As I said last week, because I've seen the entire third season of "United States of Tara," I don't know how much I'll be writing every week, but I'll try to at least have a few thoughts on each episode to at least provide a jumping-off point for discussion. A quick review of episode two coming up just as soon as we share sweatpants...

"I worry a lot about getting stuck." -Marshall

"Crackerjack" features a lot of movement on Tara's back to school story, as Shoshana emerges on her first day of class, and we discover that Jack Hatteras believes in DID as much as I believe in James Dolan's competence to own the Knicks (and is a complete prick in the way he lets Tara know this). Max also gets a new job - and costs Neil his own job, at a time when Neil's desperately trying to convince Charmaine that he's a reliable grown-up - and Marshall and his boyfriend Lionel make an amusing mash-up between Tarantino and a 19th century comedy of manners.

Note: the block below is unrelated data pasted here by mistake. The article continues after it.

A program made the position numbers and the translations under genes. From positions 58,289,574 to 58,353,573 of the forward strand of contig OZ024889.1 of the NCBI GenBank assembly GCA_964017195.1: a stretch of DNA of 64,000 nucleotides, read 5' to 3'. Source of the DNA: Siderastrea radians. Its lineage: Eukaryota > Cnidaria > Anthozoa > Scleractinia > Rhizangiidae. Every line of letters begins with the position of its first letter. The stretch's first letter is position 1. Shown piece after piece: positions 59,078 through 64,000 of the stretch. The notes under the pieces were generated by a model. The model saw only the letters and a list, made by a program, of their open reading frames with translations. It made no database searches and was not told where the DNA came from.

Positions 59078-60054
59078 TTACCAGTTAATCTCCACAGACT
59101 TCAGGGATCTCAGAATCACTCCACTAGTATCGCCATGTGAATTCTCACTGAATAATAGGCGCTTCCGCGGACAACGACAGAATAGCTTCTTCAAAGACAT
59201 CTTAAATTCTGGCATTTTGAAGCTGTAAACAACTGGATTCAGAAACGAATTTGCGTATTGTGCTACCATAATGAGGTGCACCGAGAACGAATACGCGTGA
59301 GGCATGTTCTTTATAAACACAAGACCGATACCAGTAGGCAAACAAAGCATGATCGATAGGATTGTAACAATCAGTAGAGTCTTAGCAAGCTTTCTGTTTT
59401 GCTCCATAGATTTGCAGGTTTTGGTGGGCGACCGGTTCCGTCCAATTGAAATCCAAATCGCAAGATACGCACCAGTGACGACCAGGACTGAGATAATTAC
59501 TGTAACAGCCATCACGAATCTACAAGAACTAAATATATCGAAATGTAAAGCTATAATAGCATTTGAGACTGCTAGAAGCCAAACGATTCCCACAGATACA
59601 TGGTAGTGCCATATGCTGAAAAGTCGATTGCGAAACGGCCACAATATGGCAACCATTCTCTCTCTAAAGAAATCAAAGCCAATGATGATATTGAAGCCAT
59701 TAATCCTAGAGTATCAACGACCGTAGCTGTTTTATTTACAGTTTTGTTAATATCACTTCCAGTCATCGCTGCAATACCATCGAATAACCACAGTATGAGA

But for the first time in a very long time - maybe for the first time in the life of the series - I thought the most compelling part of the episode involved Kate. Kate's a character it feels like the writers are never quite sure what to do with, beyond wanting to give Brie Larson something to do. But this season, that directionless quality becomes a crucial part of what Kate's about. She wants to grow up, she wants to get out of this boring town and away from the stress of her crazy mother, but she doesn't quite know how. And just as she comes up with her latest scheme - going to Osaka to teach English to Japanese students - Tara has another DID flare-up, and Kate winds up brawling with T on the front lawn, trying once again to save her mother from herself. Kate shouldn't have to be her mother's caretaker, any more than Marshall fears he's going to be, but you have to play the hand you're dealt sometimes, and that scene - both before and after Tara re-emerged - was pretty damn terrific.

Okay, your turn. What did everybody else think?